Susan is one of the best female vocalists on the planet right now. With the rasp of Bonnie Raitt and the pure rocket power of Janis Joplin, Susan is one of a kind and true gift. She also knows her way around a Fender Telecaster pretty well herself.
This concert I’m speaking of was broadcast live on the internet and an archive of which is available on YouTube. I’ve watched this video several times and I’m about to tell you why.
During the TTB set at Lockn’, they were joined after intermission by a couple guitar masters themselves. Trey Anastasio is the founder of Phish and the Trey Anastasio Band. And Doyle Bramhall II has toured with Eric Clapton (where he met Derek Trucks who also toured with Eric) as well as an extensive solo pedigree. Doyle has a style that’s hard to describe. Think Hendrix meets Bruce Conte of Tower of Power.
With Trey and Doyle with the TTB lineup, they went off on a magical musical journey and played the entire Derek and the Dominoes album (minus one song) from beginning to end. I think they ran out of time to play that final song.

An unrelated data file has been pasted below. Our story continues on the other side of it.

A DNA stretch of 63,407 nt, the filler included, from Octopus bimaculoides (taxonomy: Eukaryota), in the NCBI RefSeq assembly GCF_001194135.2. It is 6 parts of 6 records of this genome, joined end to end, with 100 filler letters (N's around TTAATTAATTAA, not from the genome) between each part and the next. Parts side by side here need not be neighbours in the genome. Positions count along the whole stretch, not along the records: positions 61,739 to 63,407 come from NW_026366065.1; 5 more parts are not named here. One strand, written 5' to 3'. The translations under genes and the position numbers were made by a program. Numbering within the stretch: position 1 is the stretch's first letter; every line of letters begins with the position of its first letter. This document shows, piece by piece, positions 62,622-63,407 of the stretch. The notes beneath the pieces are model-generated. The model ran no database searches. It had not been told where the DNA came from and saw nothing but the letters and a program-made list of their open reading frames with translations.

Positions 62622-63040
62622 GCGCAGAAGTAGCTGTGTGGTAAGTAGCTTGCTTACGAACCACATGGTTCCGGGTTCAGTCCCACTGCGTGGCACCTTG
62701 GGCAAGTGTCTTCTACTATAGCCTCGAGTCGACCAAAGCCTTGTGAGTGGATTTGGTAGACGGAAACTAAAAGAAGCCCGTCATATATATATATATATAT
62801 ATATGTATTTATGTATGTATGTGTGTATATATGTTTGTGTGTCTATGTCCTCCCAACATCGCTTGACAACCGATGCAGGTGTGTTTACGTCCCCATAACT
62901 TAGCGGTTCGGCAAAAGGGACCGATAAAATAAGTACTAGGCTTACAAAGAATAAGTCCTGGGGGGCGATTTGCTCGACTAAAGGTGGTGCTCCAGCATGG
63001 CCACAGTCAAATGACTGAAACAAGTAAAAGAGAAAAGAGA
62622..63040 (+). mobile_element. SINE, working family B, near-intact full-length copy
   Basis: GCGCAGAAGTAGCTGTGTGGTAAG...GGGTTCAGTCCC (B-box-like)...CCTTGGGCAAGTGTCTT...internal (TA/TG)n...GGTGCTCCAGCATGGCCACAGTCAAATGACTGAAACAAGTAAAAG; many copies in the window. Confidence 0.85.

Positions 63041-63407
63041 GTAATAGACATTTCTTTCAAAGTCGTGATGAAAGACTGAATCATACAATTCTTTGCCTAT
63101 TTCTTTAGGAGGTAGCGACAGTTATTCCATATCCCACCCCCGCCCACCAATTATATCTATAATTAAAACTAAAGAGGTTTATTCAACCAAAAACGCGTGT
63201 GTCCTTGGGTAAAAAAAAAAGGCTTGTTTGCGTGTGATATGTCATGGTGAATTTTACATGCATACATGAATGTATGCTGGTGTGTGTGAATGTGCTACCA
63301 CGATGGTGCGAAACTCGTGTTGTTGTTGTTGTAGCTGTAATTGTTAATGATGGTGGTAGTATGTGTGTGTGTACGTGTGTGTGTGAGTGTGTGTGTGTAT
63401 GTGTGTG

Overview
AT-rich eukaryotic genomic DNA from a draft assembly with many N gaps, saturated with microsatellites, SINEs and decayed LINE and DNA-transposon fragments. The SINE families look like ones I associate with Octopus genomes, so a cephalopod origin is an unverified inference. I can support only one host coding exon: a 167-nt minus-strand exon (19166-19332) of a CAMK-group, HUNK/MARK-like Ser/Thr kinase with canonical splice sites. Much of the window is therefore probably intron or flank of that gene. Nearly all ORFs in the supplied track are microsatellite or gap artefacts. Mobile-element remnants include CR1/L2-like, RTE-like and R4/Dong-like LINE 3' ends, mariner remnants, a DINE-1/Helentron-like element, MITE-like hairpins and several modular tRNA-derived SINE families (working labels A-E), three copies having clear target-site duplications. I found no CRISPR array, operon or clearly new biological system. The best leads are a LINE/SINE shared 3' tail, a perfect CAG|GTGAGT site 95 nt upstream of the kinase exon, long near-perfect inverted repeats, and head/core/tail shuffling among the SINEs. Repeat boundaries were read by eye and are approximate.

From songs like Anyday and Bell Bottom Blues, the men and women on that stage proved why they’re all masters at their craft. And not simply technical masters…but masters at their gift.
That was all before the finale…
Everybody knew it was coming…
As soon as they played the first lick on Layla. Everybody watching – both live and on the internet – they knew they were about to go on a magical journey.
On stage, Derek Trucks isn’t much of a showman. He prefers to let his guitar do his showing off for him. He’s not jumping off of amplifier stacks and doing windmills with his arm.
Before the piano solo during Layla, Derek turns to their keyboard player Gabe Dixon. There was a brief and subtle look the two men exchanged which spoke volumes.